The Reds have ‘the most influential player in the competition’ but the Brumbies have the best chance of beating the Kiwis


The Reds have the most influential player in Super Rugby Pacific, but the Brumbies have the overall advantage in the pecking order of Australian contenders.

That’s the verdict of former Wallaby and Stan Sport pundit Morgan Turinui, who assessed every Australian team for The Roar, ahead of the competition kicking off on Friday night.

Turinui said Queensland’s Taniela Tupou was the difference between the Reds and the Brumbies last year as they battled for the ascendancy in Super Rugby AU and would be a key man again.

“Taniela is the most influential footballer in the competition,” said Turinui.

“He’s getting better and better. He knows his body best, what he can do and what he should do.

“He’s still young and we haven’t seen the best of him. 2023 could be the perfect year when you see peak Taniela Tupou.

Turinui said the Reds prop will take a few laps to warm up to his best form.

“He needs it if we also look at it from the Wallabies perspective,” Turinui said.

“He has a big year ahead of him this year and next. His workload and his joy in doing what he does are really important. If the Reds do the right thing early by Australian rugby, it will draw later.

Here’s how Turinui sees every successful Australian team

Reds might take a while to warm up

Turinui says there are questions over the Reds at the start of the campaign after a tough run in the season, with Covid affecting several of their stars, and issues over their No.2 with the departure of Brandon Paenga-Amosa and Alex Mafi returning from injury.

Although he believes they will be better prepared this year overall, and were hit with emotion in the Super Rugby TT last time out after winning the Australian competition, it could be a slow start from Queenslanders.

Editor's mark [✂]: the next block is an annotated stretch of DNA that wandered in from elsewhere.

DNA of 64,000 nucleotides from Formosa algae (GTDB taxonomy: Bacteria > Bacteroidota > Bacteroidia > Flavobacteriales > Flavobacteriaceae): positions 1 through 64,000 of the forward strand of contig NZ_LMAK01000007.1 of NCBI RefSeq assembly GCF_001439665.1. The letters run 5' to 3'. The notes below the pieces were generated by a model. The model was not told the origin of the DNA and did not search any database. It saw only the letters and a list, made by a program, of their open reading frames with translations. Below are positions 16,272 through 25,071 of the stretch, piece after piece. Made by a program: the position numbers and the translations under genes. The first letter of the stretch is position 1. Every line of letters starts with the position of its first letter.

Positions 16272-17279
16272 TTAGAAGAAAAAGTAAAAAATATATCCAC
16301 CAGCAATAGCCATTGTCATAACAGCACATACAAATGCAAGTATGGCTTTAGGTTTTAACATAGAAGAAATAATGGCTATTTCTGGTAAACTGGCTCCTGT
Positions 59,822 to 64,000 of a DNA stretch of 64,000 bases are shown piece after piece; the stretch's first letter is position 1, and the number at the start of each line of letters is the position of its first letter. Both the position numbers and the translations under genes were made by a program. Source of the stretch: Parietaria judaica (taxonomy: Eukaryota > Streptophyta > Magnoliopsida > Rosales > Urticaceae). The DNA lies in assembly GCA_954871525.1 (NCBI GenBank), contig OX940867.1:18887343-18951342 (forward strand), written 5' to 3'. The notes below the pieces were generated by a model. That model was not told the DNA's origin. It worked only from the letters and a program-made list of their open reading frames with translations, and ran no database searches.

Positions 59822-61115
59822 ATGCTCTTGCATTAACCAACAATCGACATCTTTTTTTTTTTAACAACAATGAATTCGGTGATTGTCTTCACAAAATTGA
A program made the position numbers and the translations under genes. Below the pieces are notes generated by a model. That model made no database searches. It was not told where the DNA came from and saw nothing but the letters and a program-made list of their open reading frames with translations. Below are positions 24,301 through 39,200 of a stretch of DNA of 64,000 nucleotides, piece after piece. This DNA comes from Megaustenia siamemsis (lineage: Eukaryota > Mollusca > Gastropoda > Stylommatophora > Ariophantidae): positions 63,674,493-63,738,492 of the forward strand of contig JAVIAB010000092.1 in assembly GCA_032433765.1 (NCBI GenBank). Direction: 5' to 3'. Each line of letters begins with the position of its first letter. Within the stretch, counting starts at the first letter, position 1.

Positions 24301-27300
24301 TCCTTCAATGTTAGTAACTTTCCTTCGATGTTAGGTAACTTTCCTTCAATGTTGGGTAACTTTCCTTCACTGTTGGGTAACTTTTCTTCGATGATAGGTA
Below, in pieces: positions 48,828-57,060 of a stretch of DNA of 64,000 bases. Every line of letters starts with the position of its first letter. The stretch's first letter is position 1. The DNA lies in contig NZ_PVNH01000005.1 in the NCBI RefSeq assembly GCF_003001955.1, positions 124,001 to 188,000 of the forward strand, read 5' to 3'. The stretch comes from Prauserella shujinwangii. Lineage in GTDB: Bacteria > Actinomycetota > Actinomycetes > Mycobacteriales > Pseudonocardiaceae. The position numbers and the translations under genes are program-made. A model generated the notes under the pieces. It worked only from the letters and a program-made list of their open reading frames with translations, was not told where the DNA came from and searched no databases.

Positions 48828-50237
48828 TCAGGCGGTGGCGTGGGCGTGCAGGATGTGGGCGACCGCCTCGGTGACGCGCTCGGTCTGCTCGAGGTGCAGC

“I’m not brave enough to tip the Rebels against the Reds this week, but the only reason I’m not is that they miss Pone Fa’amausili, Andrew Kellaway and Rob Leota,” Turinui said.

“If those three guys had played, I could have picked the Rebels.

“It was not an easy, uneventful first-round operation for the Reds, which makes the Rebels a real danger game.

“The Reds are going to be good – why? – because they have good players and despite the uncertain lead they have, it is a stable team and a stable coach.

“More and more in Australia, we are beginning to understand how much an established program helps. They have a really obvious progression from the Queensland 20s to the Reds team.

“They will be first or second in the Australian teams and they will go to the Super Rugby Pacific final, but they will be judged on how many Kiwi teams they can knock out and how deep they can go. In view of the competition, I can see them finishing in the top 6.”


The waratahs were impressive

Turinui said he changed his mind about the Tahs’ prospects in recent days after watching them play against Queensland in Rome.

“Talking now is a very different conversation than what I would have said last week,” Turinui said.

“Before Christmas, I said the plus and minus for them would be something like three wins, compared to last year.

“I would have thought internally and privately, even maybe away from the players, that they would take anything from five wins.”